The roads of my Spain!!

Ok this is a daunting task but always wanted to write something about it. As you have been reading my blog , you know I  love the road, the car is my second home! Road warrior all the way or we used to say in my good old Daytona Beach, put your pedal to the metal and rock!!!

Wait a minute! I have moved about the globetrotter in me and been around to so many countries, regions, and cities I lost count lol! Well in my beloved Spain I started out not driving at all , too young! but then did do it back in 1982 and it has never stop afterward!

Therefore, let me tell you a bit about the roads of Spain and my favorites and some photos to show. Hope you enjoy the freedom of the ride and Spain!

A generation or so ago, travelling around Spain was a time-consuming business; while the main roads radiating out from Madrid; numbered in Roman numerals from N I to N VI, were well surfaced, they were both dangerous and cluttered with slow-moving trucks/Lorries.  I remember driving into France on dirt roads, and the folks guiding me to follow the snow capped mountain to reach the border lol!!! and the EU came and the rest well even the younger Spaniards won’t know. All that is history, and today Spain has perhaps the best domestic transport infrastructure of any country in Europe… and thanks to Europe. Since Spain joined the European Union, it has benefited from major  development funds to help transform its isolated and impoverished regions into part of the modern Europe. The Spanish highway/motorway network is the third largest in the world, by length. Yes indeed!! A long way !!!

Highways in Spain come into two categores; the busy to very busy ones, hehehe! often toll roads , most of them radiating from Madrid, and along the Mediterranean coast: and the others, most of them carrying only light traffic. Nearly all of these are free. Spain’s toll highways  known officially as Autopistas are designated by the letters AP, as in AP8. Spain’s free highways, usually known as Autovias, are generally designated by the letter A, as in A66.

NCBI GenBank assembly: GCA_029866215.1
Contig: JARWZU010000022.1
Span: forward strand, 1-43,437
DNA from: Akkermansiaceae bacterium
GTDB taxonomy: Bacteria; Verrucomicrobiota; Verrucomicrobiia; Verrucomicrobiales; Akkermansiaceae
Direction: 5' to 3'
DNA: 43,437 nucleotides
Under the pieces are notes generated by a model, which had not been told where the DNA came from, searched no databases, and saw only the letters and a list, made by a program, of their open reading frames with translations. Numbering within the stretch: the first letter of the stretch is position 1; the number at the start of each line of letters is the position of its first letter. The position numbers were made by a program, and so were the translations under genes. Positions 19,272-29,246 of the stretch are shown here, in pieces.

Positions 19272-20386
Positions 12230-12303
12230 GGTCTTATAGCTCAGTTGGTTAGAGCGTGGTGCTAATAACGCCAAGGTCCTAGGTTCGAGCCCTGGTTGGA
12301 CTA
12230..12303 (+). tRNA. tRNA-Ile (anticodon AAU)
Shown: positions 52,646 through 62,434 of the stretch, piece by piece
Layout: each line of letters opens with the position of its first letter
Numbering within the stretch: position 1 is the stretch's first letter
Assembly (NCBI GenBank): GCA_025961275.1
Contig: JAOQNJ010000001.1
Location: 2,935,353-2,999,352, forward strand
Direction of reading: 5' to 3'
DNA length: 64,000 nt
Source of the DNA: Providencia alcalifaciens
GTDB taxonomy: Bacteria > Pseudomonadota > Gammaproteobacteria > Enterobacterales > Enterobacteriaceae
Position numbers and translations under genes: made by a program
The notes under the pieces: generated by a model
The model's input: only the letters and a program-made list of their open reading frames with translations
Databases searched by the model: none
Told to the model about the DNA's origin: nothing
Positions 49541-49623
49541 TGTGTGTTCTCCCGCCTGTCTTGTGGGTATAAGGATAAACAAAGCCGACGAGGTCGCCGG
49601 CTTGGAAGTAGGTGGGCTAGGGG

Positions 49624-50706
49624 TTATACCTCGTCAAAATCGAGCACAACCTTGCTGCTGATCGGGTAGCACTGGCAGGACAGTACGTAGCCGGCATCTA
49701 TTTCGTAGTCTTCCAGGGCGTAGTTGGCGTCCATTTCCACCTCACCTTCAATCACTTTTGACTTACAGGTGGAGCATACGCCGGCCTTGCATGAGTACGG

However, around the capital city of my Madrid, the system is different, and complex. Madrid is a maze of highways, yes not well managed at first and can be confusing to the many visitor counts I received…  with in addition to the A designated highway, the M highways for Madrid and R Radial highways (tolls). The highways  M30 (first finished in 1974 my sentimental as it passes near where I used to lived in Madrid!), M40, M45 and M50 , and even a short M55 nowdays are the main orbital routes round Madrid.  M50, the outermost, runs 80% of the way round Madrid, and connects all the main national A highways, from A1 to A6. The missing section is the northwest, from the A1 to the A6 – for which the A40 should be used. Orbital M highways are free, the radial R highways are toll roads (which i always avoid).

Madrid

The traffic moving southwest from the French border on the Atlantic coast at Irun can both avoid most of the tolls and take a shorter route between San Sebastian and Vitoria, by using the N1 and A1 autovia, rather than the AP8 and AP1 autopistas.  The same goes for traffic heading for Zaragoza and Madrid, from Barcelona. Leave the AP7 (which is free round Barcelona) at exit 26, and follow the free A2 as far as Fraga, after Lleida. For examples.

The ranking if you will of highways or motorways in Spain runs as follows

Highways or dual carriageway: Spain is full of this type of road. Highways are the roads that can be identified by the letter “A” followed by the corresponding number of the motorway / highway. The letters and numbers are white on a blue background. Within this type of roads we can make a subdivision:

Nationals: are those identified with the “A” followed by the number.

Toll: they are identified with the letters «AP» and as their own name indicates, they include tolls.

Autonomous: when the road belongs to the community.

Local: when they are under local jurisdiction and belong to a municipality.

Roads of General Interest of the State: the roads of General Interest of the State, also known as national highways, are the roads that are marked with the letter «N» and with the corresponding number after the letter. Letters and numbers appear in white on a red background. These roads are single carriageways and are one of the roads that have the most kilometers.